I know the data doesn't spell it out but here, in Scandinavia and Germany, it points to the same direction.  More deaths do seem to occur following certain admission criteria.  Causation?  No.  Common-sense, maybe.  A pointer, a warning, a smoke alarm, a cautionary.  Worth checking?  Of course.  
Airports, flying; the captain of a plane has the same full range of air and ground crew, traffic control and support services on Sunday as a Tuesday.  Can the same be said of a junior doctor?  Are they supported in the same way?  Be honest.
Is it more sensible to ignore than it is to ask?  We all want to do the right thing. 

I have news.  There is some more stuff to worry about. 
I have come across something very interesting.  Someone who gave me a light-bulb moment.  Forget planning to fall off your bike mid-week.  Start thinking mid-day.
Forget days, think time-of-day.
A delightful man, Seamus McGirr the Greater Manchester Academic Health Science Network's Director of Clinical Development and Nursing;  "...analysed 3.5 million ED attendances, 866,000 non-elective admissions and initially 18 hospitals, to show that inpatient length of stay and hence bed availability is highly sensitive to the ward arrival-hour of patients... across all specialties."  Slides here.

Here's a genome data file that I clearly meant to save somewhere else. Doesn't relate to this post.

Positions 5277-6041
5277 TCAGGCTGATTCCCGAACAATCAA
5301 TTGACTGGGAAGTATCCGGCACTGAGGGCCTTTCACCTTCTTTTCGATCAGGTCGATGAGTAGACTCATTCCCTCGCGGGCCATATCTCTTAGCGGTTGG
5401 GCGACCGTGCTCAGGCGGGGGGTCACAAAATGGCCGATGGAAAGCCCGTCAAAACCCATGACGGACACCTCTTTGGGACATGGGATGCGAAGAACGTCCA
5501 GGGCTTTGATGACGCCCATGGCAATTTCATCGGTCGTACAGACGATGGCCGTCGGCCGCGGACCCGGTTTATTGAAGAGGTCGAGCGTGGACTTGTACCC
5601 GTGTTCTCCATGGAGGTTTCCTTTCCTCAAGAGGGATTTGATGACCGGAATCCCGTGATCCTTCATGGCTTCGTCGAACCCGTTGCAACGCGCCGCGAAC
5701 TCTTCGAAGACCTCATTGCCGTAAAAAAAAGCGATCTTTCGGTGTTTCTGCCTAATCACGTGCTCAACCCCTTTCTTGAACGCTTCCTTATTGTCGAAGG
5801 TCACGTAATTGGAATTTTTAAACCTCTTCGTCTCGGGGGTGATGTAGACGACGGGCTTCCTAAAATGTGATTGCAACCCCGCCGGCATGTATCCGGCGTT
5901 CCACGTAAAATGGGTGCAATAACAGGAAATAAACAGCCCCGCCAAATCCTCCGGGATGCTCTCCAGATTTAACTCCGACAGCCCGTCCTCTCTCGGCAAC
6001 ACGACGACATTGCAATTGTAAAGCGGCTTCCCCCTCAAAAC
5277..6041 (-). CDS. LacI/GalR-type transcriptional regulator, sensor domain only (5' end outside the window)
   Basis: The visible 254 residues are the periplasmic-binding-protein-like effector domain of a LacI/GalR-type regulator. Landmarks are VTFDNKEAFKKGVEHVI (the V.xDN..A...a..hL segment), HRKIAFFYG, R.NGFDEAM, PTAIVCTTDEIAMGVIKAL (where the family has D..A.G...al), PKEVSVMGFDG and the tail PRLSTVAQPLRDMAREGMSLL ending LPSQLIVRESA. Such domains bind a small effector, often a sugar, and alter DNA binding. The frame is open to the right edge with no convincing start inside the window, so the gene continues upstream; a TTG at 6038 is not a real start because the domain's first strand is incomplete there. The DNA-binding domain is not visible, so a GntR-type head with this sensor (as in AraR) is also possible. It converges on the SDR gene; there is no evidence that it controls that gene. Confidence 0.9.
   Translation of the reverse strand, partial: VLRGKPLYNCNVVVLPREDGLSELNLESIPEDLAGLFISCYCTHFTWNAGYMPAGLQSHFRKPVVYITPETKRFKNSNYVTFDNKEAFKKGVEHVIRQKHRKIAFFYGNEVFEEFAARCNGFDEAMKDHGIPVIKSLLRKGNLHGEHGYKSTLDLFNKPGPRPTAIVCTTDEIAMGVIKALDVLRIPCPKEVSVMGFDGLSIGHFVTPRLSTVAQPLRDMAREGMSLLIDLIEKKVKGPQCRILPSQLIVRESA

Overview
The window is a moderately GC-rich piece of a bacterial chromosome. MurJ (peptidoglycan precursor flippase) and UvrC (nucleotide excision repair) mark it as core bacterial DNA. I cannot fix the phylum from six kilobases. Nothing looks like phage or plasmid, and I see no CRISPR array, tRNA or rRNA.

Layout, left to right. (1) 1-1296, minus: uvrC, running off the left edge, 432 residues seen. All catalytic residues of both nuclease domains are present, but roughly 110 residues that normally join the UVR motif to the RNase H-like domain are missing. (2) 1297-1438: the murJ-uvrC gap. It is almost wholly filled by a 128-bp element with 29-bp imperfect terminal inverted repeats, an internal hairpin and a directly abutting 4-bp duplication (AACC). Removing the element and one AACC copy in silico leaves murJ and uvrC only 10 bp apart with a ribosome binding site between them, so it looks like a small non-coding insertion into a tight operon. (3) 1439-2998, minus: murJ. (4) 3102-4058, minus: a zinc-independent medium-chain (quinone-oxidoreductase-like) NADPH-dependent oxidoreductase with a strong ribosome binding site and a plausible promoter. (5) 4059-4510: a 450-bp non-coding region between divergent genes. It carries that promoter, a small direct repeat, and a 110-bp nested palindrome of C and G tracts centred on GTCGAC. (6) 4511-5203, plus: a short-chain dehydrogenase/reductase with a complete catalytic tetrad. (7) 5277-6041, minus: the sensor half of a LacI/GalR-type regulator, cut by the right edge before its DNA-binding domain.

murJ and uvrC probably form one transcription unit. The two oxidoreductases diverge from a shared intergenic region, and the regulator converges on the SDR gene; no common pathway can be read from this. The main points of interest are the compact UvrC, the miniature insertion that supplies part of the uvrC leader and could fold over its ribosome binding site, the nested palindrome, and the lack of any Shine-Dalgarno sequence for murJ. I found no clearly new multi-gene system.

In other words the time of day you pitch up on the ward seems to count.  Big time.  The knock-on effect, on discharge and all the rest... you don't need me to spell out.
McGirr tells us:
".. patients admitted in the afternoon and evening (ward arrival time) can have up to a three-day longer hospital stay than patients admitted in the morning.  Moreover, admission hour appears to be a stronger predictor of length of stay (LoS) than admission day.  Elderly patients exhibit the greatest variation in LoS by admission hour."